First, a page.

As the COVID-19 outbreak in Oregon continues to impact the local restaurant market, stories are popping up across the city, from food cart owners giving away free meals to chefs starting Instagram cooking classes. In this new version of AM Intel, we dive into different ways the state’s food service industry has been responding to the global pandemic. For more COVID-19 stories, check out our larger story stream.
BREWERY SQUEEZE — Median sales for American craft beer sales have dropped 77 percent since the shutdown of bars and restaurants last month, according to a Brewers Association survey. The survey also asked “Given current costs, revenues, and the current level of state and federal aid, how long do you project you can sustain your current business if social distance measures stay where they are now?”; 46.4 percent of respondents said they could only last one to three months. [Oregonian]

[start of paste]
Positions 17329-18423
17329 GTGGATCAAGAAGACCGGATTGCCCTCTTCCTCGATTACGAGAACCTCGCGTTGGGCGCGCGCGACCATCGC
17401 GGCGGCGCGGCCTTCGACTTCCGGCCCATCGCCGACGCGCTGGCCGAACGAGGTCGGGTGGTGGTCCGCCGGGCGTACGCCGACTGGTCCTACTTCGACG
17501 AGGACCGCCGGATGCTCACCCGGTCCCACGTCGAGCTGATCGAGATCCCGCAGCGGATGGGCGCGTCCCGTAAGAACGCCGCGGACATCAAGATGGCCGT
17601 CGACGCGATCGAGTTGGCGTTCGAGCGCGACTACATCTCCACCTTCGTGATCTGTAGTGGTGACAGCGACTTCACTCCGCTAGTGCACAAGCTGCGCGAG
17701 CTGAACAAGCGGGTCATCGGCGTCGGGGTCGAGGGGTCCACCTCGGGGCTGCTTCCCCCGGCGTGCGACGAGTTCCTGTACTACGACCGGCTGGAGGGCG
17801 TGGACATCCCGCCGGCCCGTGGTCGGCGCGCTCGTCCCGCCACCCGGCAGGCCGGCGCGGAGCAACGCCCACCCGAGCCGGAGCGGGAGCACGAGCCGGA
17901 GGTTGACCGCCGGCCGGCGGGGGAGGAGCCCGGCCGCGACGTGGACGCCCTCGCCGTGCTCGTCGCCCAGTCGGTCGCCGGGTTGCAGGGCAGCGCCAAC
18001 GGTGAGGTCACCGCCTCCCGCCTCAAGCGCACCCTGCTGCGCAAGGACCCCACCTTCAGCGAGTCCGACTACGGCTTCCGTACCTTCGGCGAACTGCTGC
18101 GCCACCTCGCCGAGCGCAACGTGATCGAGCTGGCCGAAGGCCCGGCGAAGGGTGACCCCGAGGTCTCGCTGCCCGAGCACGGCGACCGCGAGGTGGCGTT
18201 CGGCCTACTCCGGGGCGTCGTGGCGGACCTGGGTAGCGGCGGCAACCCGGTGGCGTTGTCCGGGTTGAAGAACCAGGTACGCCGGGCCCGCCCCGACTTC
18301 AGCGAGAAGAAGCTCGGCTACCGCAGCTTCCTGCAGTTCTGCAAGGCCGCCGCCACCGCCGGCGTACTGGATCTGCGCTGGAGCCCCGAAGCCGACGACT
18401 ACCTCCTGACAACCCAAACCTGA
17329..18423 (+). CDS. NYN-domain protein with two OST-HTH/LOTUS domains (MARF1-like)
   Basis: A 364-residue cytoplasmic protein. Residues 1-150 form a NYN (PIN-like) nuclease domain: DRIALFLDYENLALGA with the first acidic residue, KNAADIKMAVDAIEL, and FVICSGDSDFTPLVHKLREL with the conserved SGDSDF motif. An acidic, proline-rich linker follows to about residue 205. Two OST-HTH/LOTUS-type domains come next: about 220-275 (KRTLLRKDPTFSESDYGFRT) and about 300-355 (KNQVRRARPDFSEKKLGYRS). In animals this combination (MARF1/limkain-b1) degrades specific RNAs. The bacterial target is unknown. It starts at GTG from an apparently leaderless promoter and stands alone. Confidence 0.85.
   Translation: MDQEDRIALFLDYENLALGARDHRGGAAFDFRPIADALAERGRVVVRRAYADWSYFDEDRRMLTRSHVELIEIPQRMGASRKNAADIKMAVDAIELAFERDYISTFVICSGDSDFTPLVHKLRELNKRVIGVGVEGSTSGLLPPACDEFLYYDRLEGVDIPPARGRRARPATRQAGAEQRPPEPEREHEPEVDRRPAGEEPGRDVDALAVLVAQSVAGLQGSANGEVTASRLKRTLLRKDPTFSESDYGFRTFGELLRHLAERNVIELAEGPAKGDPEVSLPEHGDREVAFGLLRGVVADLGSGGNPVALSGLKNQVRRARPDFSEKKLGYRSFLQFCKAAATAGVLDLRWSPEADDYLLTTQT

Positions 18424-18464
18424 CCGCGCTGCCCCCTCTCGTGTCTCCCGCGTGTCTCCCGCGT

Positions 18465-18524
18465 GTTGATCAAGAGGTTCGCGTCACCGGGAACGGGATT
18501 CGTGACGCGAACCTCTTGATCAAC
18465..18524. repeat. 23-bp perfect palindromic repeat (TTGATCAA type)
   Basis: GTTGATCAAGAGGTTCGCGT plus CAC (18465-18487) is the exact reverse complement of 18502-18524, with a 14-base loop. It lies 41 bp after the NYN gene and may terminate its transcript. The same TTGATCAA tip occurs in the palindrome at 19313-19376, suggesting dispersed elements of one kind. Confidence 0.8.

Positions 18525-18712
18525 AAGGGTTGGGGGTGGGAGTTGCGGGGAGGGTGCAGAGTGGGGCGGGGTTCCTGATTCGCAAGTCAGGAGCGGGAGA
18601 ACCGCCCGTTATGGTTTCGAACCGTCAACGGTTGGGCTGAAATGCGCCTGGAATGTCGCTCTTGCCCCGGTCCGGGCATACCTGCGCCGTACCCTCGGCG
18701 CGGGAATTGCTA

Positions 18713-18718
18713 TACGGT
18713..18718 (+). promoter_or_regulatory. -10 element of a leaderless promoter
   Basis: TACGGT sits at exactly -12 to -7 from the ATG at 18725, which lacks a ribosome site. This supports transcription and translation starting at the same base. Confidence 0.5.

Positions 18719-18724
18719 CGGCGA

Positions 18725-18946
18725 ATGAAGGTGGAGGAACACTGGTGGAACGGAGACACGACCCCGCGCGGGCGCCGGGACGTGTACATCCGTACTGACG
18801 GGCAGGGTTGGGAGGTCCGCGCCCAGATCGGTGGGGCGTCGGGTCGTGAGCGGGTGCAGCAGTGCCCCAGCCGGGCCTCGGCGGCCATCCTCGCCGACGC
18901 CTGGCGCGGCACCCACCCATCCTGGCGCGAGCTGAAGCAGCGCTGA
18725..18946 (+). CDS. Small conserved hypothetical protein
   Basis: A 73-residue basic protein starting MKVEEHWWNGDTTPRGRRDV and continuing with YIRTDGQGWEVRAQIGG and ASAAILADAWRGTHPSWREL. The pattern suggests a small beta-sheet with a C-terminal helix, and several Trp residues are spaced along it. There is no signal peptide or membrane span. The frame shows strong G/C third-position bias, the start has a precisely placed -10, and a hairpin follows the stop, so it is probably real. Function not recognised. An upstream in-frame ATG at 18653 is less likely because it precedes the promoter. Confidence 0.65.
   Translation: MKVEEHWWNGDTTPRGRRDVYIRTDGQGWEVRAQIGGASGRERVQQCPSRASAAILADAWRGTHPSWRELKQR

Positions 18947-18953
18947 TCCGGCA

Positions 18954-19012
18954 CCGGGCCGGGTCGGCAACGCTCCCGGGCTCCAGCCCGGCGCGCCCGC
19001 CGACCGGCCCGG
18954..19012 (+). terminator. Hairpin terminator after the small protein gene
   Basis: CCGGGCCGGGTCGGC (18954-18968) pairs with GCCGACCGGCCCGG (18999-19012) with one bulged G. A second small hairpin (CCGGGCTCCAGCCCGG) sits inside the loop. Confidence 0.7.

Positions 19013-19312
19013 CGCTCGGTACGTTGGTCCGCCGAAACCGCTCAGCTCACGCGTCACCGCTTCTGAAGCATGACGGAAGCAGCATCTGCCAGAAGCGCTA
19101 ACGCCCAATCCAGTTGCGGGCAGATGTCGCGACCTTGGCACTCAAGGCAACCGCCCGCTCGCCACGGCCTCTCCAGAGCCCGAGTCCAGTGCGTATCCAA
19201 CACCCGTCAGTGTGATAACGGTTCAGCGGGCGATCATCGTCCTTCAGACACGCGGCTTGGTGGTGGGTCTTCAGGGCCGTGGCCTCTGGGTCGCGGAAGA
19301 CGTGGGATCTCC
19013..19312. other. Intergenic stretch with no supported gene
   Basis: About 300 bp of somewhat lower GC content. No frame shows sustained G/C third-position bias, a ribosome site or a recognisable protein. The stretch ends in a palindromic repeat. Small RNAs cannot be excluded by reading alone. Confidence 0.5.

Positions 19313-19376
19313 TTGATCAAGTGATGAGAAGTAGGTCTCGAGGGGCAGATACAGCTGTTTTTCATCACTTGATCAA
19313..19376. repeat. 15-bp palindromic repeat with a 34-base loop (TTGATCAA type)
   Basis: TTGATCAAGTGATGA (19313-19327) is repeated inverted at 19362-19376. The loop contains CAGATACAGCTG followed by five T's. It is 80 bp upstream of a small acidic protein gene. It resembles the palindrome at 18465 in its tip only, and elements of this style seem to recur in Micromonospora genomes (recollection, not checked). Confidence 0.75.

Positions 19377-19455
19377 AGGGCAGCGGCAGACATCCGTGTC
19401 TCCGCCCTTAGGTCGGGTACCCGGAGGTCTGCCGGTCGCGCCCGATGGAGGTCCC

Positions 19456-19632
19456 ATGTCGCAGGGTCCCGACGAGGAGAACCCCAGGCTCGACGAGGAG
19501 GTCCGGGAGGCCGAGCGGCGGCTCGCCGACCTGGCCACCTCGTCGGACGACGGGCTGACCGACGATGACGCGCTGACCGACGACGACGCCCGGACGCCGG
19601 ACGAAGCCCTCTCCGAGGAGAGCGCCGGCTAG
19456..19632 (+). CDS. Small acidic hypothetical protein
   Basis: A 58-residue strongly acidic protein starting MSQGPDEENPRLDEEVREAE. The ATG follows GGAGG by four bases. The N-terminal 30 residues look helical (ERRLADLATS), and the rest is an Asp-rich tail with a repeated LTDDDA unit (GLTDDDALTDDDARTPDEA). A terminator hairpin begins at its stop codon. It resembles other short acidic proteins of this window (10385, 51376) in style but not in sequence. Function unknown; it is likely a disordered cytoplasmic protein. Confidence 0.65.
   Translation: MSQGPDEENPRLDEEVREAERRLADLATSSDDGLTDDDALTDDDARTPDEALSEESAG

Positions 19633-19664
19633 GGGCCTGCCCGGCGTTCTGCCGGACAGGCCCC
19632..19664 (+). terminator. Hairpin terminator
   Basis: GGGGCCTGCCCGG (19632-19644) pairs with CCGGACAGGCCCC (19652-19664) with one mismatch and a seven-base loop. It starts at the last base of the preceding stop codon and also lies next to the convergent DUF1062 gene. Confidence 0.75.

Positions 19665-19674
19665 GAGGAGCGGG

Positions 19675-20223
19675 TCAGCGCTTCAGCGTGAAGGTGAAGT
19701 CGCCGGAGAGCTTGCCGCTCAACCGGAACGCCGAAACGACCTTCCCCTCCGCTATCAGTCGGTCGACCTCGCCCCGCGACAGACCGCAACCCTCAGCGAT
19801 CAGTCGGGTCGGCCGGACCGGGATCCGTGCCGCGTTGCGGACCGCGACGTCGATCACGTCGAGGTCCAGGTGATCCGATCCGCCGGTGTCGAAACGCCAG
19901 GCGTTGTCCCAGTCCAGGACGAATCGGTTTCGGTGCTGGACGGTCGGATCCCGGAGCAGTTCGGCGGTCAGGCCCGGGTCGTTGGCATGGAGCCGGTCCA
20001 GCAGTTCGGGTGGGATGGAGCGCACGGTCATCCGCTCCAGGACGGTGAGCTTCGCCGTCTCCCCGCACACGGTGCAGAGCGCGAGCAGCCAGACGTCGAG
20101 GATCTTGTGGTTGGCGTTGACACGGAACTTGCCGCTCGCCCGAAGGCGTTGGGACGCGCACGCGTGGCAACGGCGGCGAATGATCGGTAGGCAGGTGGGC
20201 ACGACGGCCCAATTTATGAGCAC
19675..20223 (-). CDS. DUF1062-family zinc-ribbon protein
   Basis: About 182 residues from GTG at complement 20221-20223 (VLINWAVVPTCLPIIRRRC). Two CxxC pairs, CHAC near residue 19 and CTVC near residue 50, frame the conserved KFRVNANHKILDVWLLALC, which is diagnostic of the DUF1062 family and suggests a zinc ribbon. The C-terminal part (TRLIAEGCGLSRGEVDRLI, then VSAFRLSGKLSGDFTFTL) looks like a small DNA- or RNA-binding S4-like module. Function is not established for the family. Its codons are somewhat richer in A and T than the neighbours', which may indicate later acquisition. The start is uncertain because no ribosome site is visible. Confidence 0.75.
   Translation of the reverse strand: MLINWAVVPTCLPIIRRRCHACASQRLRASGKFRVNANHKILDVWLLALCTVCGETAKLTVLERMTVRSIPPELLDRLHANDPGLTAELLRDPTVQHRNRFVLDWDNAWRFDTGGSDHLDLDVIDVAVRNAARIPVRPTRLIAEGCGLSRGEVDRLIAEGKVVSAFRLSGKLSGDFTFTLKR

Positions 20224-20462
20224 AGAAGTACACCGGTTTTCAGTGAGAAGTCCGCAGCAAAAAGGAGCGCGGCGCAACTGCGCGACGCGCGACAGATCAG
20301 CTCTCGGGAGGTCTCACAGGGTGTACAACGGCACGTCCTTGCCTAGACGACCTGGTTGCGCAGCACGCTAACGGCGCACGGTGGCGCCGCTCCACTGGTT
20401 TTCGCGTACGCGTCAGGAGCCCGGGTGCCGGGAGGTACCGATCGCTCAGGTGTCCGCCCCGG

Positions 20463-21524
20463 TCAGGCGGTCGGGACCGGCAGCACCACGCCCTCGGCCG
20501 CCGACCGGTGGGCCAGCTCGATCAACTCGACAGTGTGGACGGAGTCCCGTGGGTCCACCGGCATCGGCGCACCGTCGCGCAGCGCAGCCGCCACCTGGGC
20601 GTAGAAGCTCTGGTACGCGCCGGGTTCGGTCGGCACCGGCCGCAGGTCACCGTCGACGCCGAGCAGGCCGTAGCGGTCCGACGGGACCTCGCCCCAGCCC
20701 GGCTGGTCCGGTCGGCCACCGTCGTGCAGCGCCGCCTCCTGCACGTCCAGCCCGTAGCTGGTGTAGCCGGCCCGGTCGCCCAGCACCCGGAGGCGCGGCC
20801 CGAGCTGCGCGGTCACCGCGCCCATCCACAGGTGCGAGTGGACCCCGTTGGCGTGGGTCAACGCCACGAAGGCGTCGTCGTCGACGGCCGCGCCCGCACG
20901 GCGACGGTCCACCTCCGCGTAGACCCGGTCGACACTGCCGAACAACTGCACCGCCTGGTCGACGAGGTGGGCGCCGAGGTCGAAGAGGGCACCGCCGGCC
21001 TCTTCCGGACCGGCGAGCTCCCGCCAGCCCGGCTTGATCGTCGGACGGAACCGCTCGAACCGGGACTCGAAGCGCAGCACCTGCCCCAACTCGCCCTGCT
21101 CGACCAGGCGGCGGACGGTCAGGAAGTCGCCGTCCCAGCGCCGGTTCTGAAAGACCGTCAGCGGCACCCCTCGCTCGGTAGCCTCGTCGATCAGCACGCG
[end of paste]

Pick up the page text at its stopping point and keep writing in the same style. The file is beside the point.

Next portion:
FEEDING THE HOMELESS — As nonprofits lose resources and are forced to maintain social distancing measures, the city-county Joint Office of Homeless Services is now paying for meal donations for food insecure populations. Multnomah County will now pay $260,000 a month to Catholic Charities to provide 10,000 meals each week at the minimum, through kitchens and shelters like Blanchet House and the Clark Center. [Oregonian]
COMMUNITY CHAI — Although Pip’s has stopped serving its freshly-fried mini-doughnuts, the company is now bottling and selling its “Community Chai,” the cafe’s chai concentrate; the cafe donates ten percent of the proceeds to Portland restaurant industry members. For example, Jojo food truck, the cart giving away free meals, received a portion of proceeds. [KGW]